Power of expression vs. Performances
reduce are the basic building blocks of functional programming.
The essence of
reduce is that they give you – the developer – more power of expression over the equivalent piece of code using a
while or a
And the power of expression is an important part of SW development.
But very often, there is a trade-off between power of expression and performances. It’s the case with
Clojurescript comes to the rescue with its super-powerful macros and we – the clojurescript developers – enjoy both high performances an the power of expression.
In this article, we show illustrate this idea dealing with a function that calculates the sum of the squares of an array of numbers.
Let’s compare the performaces of
sum-of-squares , withKLIPSE.
We are using
js* to embedd
reduce is around 5 times slower than
Feel free to modify
js-arr and press
Ctrl-Enter a couple of times to benchmark like you wish.
In clojure and clojurescript there is a handy way to reduce over native arrays.
Please welcome areduce .
areduce you pass an expression instead of a function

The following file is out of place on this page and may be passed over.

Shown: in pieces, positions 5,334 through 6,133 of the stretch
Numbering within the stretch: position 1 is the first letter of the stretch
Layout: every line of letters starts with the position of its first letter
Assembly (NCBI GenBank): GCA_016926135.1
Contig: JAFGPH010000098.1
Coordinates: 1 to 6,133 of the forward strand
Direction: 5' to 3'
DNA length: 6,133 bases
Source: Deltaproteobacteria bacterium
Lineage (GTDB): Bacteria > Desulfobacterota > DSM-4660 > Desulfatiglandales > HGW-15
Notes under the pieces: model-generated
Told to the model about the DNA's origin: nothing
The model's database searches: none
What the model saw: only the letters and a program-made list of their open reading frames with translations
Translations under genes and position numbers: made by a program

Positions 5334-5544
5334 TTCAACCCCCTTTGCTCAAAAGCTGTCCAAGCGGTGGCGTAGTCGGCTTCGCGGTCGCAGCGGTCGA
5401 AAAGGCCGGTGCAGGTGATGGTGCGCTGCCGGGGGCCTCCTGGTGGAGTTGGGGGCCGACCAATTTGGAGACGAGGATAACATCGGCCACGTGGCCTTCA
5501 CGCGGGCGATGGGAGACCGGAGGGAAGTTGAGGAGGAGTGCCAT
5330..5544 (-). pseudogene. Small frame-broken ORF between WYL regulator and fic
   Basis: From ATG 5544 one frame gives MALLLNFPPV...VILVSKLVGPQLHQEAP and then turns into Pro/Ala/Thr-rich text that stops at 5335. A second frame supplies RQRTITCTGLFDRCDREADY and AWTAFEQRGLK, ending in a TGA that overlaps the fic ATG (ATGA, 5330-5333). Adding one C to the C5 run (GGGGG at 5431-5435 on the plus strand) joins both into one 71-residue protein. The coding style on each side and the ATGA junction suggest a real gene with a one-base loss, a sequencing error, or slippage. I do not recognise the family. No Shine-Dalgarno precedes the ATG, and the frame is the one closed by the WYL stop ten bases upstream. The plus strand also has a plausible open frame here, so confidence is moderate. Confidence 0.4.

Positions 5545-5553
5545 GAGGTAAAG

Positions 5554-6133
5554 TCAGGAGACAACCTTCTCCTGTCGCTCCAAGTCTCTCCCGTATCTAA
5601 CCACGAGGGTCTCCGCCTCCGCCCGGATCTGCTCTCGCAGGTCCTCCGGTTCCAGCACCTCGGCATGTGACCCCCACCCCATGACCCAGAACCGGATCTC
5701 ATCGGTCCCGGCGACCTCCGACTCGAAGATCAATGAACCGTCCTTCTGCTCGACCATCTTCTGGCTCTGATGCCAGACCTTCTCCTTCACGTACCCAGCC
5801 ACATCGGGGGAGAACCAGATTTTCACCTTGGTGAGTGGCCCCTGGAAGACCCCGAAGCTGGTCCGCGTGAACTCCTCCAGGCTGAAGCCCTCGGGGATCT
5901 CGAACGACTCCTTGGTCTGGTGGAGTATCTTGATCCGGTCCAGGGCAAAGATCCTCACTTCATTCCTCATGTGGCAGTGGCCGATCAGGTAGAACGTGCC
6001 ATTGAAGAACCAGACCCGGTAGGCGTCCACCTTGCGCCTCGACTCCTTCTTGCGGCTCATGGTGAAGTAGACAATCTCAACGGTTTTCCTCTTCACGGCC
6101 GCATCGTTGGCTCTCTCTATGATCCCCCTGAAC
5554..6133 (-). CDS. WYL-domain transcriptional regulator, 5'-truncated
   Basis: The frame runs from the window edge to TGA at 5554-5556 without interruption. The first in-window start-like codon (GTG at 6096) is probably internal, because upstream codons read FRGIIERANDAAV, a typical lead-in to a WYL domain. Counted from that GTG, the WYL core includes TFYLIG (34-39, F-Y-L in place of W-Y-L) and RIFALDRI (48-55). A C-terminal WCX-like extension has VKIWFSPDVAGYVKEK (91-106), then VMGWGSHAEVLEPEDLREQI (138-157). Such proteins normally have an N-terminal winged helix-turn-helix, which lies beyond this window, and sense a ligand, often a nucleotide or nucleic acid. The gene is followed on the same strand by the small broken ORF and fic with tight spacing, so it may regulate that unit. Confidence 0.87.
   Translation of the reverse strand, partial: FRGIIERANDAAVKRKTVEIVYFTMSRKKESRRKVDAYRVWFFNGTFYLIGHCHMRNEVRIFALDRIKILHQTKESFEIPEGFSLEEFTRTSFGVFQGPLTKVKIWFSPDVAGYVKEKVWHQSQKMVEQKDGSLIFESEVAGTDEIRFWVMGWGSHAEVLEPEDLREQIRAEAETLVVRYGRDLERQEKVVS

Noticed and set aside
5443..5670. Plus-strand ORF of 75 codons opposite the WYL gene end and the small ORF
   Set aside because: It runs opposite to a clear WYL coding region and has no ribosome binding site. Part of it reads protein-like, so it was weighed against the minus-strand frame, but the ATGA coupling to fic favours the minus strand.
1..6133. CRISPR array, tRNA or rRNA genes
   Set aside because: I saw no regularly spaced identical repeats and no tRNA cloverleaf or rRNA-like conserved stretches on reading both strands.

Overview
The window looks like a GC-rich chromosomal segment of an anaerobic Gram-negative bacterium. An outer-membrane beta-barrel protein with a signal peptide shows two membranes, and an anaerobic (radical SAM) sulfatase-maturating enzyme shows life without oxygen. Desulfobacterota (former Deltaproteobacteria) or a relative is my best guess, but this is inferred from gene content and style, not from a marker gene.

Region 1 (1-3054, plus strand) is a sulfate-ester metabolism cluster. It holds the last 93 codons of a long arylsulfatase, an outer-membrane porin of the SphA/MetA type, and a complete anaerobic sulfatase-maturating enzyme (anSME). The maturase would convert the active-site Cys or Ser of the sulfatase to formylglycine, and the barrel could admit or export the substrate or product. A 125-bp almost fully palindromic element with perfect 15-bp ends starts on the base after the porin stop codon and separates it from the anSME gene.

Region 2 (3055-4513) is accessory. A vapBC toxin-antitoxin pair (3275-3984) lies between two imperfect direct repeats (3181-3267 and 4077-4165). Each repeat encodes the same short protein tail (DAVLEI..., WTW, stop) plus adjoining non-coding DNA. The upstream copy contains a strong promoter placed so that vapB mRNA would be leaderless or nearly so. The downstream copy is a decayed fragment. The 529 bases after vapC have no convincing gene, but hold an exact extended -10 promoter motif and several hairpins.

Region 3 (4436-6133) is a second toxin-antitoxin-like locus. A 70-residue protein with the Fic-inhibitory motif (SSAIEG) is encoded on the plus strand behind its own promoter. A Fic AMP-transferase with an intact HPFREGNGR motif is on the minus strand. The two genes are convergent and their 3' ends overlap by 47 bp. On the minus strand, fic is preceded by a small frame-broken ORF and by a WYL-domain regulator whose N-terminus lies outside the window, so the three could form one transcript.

(areduce a idx ret init expr)
areduce reduces an expression across an array
a , using an index named
idx , and return value named
ret , initialized to
init , setting
ret to the evaluation of
expr at each step, returning
areduce is a macro.
It sounds complex, but with an example it will be very clear. Let’s implement our sum of squares using
areduce and have a look at the transpiled
Observe the transpiled
sum-of-squares , before
reduce was available in
From the power of expression perspective,
areduce is as powerful are
We will investigate the performance of
areduce in the next paragraph.
Now, it’s obvious why
areduce is faster that
areduce is a macro that allows you – the developer – to write elegant code that is translated at compile time to fast native code.
Let’s see it in action withKLIPSE.